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Vertical workload specialization critical to Dell EMC strategy
CHANNEL

Vertical workload specialization critical to Dell EMC strategy 

Dell EMC partners are able to provide Canadian customers with specialized workload expertise that experts the Mass.-based multinational technology corporation cannot provide, said Chad Sakac, president of Dell EMC’s converged platforms division, following his presentation at the Dell EMC Forum in Toronto on Thursday.

Dell EMC can offer up its wide selection of technologies, he said, but to actually get its products and services to “land at a customer” is a challenge because “we are not structured around workloads.

“I have a team that builds technical computing solutions around oil, gas, retail and financial solutions,” Sakac explained. “But our field teams are not experts in these verticals. We produce this great content and collateral. But how does it actually land at a customer?”

To deal with this situation, the company relies on channel partners that have expertise in specific areas.  For example, Sakac said, Dell has a small partner in Ottawa that specializes in how the federal government works.

“We have the technology, but making it land into the federal government isn’t our focus. It is that partner’s focus,” he said. “Where I see partners stand out the most is if they have a superpower that is built around a workload.”

Deanna Thomson, national director of channel sales for Dell EMC Canada, agrees.

When asked what makes a successful Dell partner, she gave three items:

  • Focus on customer workloads
  • Specialization in virtualization for networks or data centres
  • Thorough understanding of Dell EMC’s technologies and message

Some of the most successful partners are “concentrating on the hyper-converged conversations,” she said. “Our growth rate in that area is off the charts.”

The less successful partners, according to Sakac, are those that are stuck in doing transaction support.

These partners, he said had always viewed converged infrastructures and hyper-converged infrastructures as technologies cutting into the value that they offered.

Mike Sharun, president of enterprise sales for Canada, at Dell EMC, noted that there’s a lot of resistance to change in more conservative IT organizations.

“They have to move away from the ‘I’ve got to build it’ way of thinking,” he said, “…It’s only a matter of time for the buy vs. build debate to get settled, and it’s going to be buy.”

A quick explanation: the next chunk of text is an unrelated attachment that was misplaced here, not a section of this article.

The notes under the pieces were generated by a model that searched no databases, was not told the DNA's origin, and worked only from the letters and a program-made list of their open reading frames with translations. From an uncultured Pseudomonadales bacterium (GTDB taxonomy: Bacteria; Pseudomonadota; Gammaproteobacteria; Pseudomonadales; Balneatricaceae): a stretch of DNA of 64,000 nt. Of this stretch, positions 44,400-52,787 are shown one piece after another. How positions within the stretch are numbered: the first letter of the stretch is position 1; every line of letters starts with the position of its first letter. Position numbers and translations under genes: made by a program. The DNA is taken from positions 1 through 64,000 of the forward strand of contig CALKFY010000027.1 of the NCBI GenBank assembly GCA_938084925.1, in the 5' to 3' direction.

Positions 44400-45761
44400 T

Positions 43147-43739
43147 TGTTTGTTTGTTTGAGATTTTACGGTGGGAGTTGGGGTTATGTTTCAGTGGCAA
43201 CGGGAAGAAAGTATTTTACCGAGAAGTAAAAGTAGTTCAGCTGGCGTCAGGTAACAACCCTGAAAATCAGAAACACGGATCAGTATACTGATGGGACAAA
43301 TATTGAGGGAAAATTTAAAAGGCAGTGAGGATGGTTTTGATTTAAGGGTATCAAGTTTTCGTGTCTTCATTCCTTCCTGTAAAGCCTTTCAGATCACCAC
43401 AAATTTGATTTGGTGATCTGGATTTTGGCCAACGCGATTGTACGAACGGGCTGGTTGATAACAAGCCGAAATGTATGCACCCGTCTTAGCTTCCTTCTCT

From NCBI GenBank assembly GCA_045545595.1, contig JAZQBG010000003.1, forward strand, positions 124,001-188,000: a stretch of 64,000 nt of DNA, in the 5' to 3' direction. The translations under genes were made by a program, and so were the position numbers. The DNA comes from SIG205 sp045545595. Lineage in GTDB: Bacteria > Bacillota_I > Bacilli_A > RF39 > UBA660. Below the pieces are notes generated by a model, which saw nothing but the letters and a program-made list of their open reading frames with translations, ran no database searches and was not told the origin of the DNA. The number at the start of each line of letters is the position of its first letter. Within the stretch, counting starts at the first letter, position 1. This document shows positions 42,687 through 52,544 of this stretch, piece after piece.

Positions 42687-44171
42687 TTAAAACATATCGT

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CHANNEL

Vertical workload specialization critical to Dell EMC strategy 

The ability of channel partners to offer expertise and services relevant to specific industries is key to Dell EMC’s ability to translate its digital transformation message to customers, according to the company’s top executives.

Dell EMC partners are able to provide Canadian customers with specialized workload expertise that experts the Mass.-based multinational technology corporation cannot provide, said Chad Sakac, president of Dell EMC’s converged platforms division, following his presentation at the Dell EMC Forum in Toronto on Thursday.

Dell EMC can offer up its wide selection of technologies, he said, but to actually get its products and services to “land at a customer” is a challenge because “we are not structured around workloads.

“I have a team that builds technical computing solutions around oil, gas, retail and financial solutions,” Sakac explained. “But our field teams are not experts in these verticals. We produce this great content and collateral. But how does it actually land at a customer?”

To deal with this situation, the company relies on channel partners that have expertise in specific areas.  For example, Sakac said, Dell has a small partner in Ottawa that specializes in how the federal government works.

“We have the technology, but making it land into the federal government isn’t our focus. It is that partner’s focus,” he said. “Where I see partners stand out the most is if they have a superpower that is built around a workload.”

Deanna Thomson, national director of channel sales for Dell EMC Canada, agrees.

When asked what makes a successful Dell partner, she gave three items:

  • Focus on customer workloads
  • Specialization in virtualization for networks or data centres
  • Thorough understanding of Dell EMC’s technologies and message

Some of the most successful partners are “concentrating on the hyper-converged conversations,” she said. “Our growth rate in that area is off the charts.”

The less successful partners, according to Sakac, are those that are stuck in doing transaction support.

These partners, he said had always viewed converged infrastructures and hyper-converged infrastructures as technologies cutting into the value that they offered.

Mike Sharun, president of enterprise sales for Canada, at Dell EMC, noted that there’s a lot of resistance to change in more conservative IT organizations.

“They have to move away from the ‘I’ve got to build it’ way of thinking,” he said, “…It’s only a matter of time for the buy vs. build debate to get settled, and it’s going to be buy.”


Author: Nestor Arellano

Nestor Arellano is the Associate Editor for IT in Canada. He is a seasoned media veteran who specializes in technology and business news. Before joining IT in Canada Nestor worked as a journalist for IT World Canada, Mortgage Broker News and Thomson Reuters. His work has also appeared in other major news and tech publications in Canada and the United States both in print and online. Nestor also regularly blogs and tweets on the latest technology trends and gadgets.

Follow on Twitter: @ITIC_NestorA

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